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EDITED COLLECTION: The Thing Itself -- Performance Phenomenology // DEADLINE 31 March 2014
full name / name of organization:
Stuart Grant, Monash University and Matthew Wagner, University of Surrey
We seek contributions from scholars and practitioners to a volume that will form the first comprehensive book on phenomenology and performance.
The term phenomenology is increasingly being employed to describe diverse approaches and tendencies in the study and practice of theatre and performance and throughout the humanities more generally. However, more often than the not, the term is not defined clearly and is used to mean a number of different things. This is partly caused by the nature of phenomenological philosophy itself. From Husserl’s original claim that phenomenology would be “the science of all sciences” to Heidegger’s observation that the term phenomenology does not denote a specific area of study but a method which derives its terms and procedures from the phenomenon being examined, to Merleau-Ponty’s assertion that it is not possible to give a clear answer to the question, “What is Phenomenology?”, the field has remained open to many broad definitions, practices and interpretations. The recent fashion for loosely inserting the term in all manner of studies exacerbates the problem. This book aims to lend some clarity to the situation, with particular reference to theatre and performance.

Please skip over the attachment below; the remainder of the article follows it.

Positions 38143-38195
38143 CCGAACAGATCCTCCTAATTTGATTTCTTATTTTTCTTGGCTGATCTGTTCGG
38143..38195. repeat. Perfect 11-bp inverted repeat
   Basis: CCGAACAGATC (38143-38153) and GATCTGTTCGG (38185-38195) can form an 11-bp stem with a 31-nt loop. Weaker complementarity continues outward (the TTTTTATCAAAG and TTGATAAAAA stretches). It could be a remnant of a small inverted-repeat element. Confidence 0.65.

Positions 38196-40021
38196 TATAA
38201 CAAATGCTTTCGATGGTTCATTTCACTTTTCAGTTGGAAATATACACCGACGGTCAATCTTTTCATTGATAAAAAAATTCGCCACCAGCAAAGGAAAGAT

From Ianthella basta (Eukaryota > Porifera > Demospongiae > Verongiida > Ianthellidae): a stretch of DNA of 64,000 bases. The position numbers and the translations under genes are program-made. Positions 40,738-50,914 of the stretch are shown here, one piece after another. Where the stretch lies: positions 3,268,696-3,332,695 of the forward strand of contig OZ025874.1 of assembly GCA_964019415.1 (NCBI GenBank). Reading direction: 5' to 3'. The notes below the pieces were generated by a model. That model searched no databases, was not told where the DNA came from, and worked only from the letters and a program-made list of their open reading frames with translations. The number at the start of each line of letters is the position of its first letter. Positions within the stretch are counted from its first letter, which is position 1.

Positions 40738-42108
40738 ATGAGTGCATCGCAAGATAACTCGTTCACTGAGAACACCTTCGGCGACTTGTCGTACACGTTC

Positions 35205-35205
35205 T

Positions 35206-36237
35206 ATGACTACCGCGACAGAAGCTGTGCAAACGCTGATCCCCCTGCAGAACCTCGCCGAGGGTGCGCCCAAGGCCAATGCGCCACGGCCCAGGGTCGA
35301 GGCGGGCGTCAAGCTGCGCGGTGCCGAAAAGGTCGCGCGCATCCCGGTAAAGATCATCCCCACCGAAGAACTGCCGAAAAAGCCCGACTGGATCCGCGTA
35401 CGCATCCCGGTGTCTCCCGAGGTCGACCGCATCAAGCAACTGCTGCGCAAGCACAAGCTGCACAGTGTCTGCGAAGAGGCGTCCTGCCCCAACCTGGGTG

We seek contributions from scholars and practitioners to a volume that will form the first comprehensive book on phenomenology and performance. Contributed work should aim to fit into one of three broad categories:
1. General concerns (histories, genealogies, principles, etc.) regarding phenomenology and performance;
While the above categories reflect the interests and structure of the book, work that combines or cuts across these would of course also be welcome. Specifically, some of the key questions that contributions might address include:
• How might the history and development of the relationship between phenomenology and performance be productively charted and analysed?
Please submit abstracts of 500 words along with a cv to both editors – Dr. Stuart Grant (firstname.lastname@example.org) and Dr. Matt Wagner (email@example.com) – by 31st March 2014. If accepted, full contributions will be expected by 31st October 2014; conventional essays should be between 6000-8000 words, and the length and format of contributions from practitioners will be determined in negotiation with the editors at the point of accepting the abstract. A proposal is being prepared for Palgrave MacMillan, with who we are currently in conversation.